Two of artist Kimberly Chapman's porcelain statues on display at the Southeast Ohio History Center. The statues portray women drowning in their bedsheets.

Athens art exhibit illustrates the horrors of asylum life for women

Posted on:

< < Back to

ATHENS, Ohio (WOUB) — There was a time when a woman could be committed to an insane asylum simply because her husband thought she was lazy.

This is one of 86 reasons a woman could be committed against her will.

“The list included ridiculous reasons why women were sent to asylums. It included everything from reading novels, to grief, to just about anything,” said Kimberly Chapman, an artist who was inspired to create an exhibit based on the list.

Chapman’s exhibit, “86 Reasons,” is now on display at the Southeast Ohio History Center on West State Street in Athens.

Chapman, a graduate of the Cleveland Institute of Art, has always been inspired by the hardships women faced in earlier times. After coming across a list of preconditions for admission into asylums, it sparked an idea. 

Other reasons on the list include jealousy and getting kicked in the head by a horse. Chapman said the ludicrous reasons were often just a convenient way for husbands and fathers to get rid of their wives and daughters.

“Imagine coming downstairs one morning and your bags are packed,” Chapman said. “The medical car is waiting to take you away, and you may or may not have any idea where you are going.” 

Once the women entered the asylums, their rights were limited. Chapman advocates for those women through white porcelain art structures. Each represents a different hardship, such as trophies dedicated to male misogyny and jumbo-size teeth wrapped in medical gauze. 

“In my research, I found this old shabby cabinet full of old toothbrushes,” Chapman said. “They were part of an actual asylum. I made my own version of that with 86 porcelain toothbrushes.” 

Artist Kimberly Chapman's sculptures representing 86 old toothbrushes found during her research displayed in two rows in a glass case.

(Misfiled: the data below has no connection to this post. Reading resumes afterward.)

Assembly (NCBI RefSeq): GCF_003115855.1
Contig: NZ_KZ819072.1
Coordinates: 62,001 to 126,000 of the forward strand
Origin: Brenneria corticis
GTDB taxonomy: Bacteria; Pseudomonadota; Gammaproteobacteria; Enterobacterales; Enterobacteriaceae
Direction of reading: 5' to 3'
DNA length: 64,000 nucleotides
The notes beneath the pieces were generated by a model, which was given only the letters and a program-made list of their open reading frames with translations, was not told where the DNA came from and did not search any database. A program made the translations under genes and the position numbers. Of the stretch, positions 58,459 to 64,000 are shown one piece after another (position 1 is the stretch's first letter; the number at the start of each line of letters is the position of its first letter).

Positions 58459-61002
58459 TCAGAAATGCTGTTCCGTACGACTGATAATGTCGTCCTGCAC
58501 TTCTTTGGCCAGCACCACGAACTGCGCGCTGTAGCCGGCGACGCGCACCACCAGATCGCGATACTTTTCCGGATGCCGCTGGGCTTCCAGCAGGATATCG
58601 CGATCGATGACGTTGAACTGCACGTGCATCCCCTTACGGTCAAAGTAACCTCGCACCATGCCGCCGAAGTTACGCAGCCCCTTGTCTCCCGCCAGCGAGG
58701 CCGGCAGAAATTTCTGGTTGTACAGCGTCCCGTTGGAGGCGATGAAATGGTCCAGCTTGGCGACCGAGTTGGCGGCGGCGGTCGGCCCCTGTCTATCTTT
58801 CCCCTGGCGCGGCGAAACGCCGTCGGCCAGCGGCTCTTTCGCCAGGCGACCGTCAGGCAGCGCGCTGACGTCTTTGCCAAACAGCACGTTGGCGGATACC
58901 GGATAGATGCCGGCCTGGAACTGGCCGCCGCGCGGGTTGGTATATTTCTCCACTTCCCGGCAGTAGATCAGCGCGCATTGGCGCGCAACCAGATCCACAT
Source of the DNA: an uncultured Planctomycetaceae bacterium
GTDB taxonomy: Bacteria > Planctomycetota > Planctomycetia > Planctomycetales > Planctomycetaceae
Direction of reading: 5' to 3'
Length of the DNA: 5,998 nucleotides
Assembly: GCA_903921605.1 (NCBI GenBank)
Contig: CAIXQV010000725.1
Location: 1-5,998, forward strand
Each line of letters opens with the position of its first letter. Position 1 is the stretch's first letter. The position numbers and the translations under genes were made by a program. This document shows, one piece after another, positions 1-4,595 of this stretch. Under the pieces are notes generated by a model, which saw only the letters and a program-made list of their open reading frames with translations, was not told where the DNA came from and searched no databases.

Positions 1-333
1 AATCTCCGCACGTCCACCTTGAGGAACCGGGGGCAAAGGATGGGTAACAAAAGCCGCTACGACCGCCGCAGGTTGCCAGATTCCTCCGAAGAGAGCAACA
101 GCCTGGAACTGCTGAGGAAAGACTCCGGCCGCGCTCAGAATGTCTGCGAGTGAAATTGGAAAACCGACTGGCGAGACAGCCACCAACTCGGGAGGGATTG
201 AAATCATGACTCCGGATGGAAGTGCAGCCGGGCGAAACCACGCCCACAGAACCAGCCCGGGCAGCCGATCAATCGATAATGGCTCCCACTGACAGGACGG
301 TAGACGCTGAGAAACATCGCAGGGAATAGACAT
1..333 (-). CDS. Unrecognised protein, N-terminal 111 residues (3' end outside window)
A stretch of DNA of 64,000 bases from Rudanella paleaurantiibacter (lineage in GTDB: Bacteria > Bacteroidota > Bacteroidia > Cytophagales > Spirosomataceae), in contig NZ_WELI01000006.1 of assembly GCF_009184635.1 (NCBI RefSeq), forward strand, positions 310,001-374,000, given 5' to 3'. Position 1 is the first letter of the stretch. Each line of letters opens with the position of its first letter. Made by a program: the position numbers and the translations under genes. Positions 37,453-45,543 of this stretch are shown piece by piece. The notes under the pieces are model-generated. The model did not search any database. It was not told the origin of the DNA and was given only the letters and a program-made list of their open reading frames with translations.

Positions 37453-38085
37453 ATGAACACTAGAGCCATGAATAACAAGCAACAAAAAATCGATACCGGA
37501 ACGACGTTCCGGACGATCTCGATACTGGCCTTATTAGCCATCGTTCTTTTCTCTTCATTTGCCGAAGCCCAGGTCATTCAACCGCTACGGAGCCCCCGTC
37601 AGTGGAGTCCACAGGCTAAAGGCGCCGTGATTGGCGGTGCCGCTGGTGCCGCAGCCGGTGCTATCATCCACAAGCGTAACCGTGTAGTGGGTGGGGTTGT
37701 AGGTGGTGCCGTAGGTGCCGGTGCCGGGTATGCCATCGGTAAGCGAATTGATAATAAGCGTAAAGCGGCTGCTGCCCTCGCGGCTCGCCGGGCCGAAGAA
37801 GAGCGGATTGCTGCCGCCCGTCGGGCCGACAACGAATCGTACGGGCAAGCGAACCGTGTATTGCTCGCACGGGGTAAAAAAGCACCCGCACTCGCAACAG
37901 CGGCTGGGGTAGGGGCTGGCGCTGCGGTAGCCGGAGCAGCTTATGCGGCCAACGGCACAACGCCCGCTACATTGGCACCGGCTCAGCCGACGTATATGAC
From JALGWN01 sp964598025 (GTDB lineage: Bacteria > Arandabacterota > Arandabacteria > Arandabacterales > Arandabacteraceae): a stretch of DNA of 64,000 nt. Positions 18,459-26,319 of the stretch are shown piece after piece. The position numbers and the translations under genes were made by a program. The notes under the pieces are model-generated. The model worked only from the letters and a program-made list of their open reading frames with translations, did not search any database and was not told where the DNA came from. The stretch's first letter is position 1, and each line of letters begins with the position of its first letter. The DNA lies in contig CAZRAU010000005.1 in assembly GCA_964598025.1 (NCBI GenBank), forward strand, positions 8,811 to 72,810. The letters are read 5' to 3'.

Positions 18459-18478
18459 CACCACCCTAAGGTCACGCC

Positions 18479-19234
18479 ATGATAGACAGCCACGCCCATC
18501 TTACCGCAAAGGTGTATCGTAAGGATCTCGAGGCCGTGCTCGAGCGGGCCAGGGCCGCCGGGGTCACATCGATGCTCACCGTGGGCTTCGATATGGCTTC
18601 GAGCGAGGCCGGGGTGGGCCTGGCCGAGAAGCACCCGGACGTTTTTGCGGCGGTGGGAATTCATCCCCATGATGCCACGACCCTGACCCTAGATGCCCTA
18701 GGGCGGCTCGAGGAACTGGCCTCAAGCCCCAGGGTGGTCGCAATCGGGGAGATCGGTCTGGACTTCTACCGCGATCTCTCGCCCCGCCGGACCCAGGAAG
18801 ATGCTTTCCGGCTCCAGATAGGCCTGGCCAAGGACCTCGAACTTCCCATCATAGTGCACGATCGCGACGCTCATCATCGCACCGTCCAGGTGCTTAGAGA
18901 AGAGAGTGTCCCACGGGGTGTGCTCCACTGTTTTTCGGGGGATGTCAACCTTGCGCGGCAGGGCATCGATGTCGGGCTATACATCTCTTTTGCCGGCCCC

Artist Kimberly Chapman’s own representation of old toothbrushes found in her research are displayed, portraying some of the indignities of asylum life. [Payton Szymczak | WOUB]
Chapman’s work portrays heartbreaking stories of the women through deeper analogies. One of the most popular pieces features three female figurines.

“Each one is wearing a different gold mask,” Chapman said. “And with these masks, one obscures thought, one obscures vision, and one obscures voice. So it’s a little bit of an emotional journey of what people went through.”

Not only is Chapman’s work displayed at the museum, but so are artifacts from Athens’ own asylum, which closed in 1993 and today is known as The Ridges. 

Jessica Cyders, executive director at the history center, said there are letters at the museum similar to one of Chapman’s ceramic pieces. Cyders said the letters were moving and sometimes difficult to read. 

“There is one piece in her exhibit that just constantly draws me, and it’s the ceramic letter,” Cyders said. “She was inspired by an actual letter from a female patient to her husband begging him to please come get her, and we have some similar letters in our collection.”

The history center also has lobotomy picks, nurses uniforms and an electro-shock therapy machine that Chapman said are directly aligned with her research. 

“My work hits on major points of what the asylum experience was like,” Chapman said. “The diagnoses, what some of the medical treatments were, and how the women emotionally experienced what was happening to them.” 

The art exhibit covers the front room of the history center, displaying the porcelain art in glass cases. The structures are accompanied by place cards to describe the art, making it more educational, which is Chapman’s goal.

“I want people to walk away with a new learning experience,” Chapman said. “New facts, new ideas, or at least an idea of what an asylum experience was like.” 

The exhibit is on display at the history center through Sept. 17. For more information on Chapman’s work, visit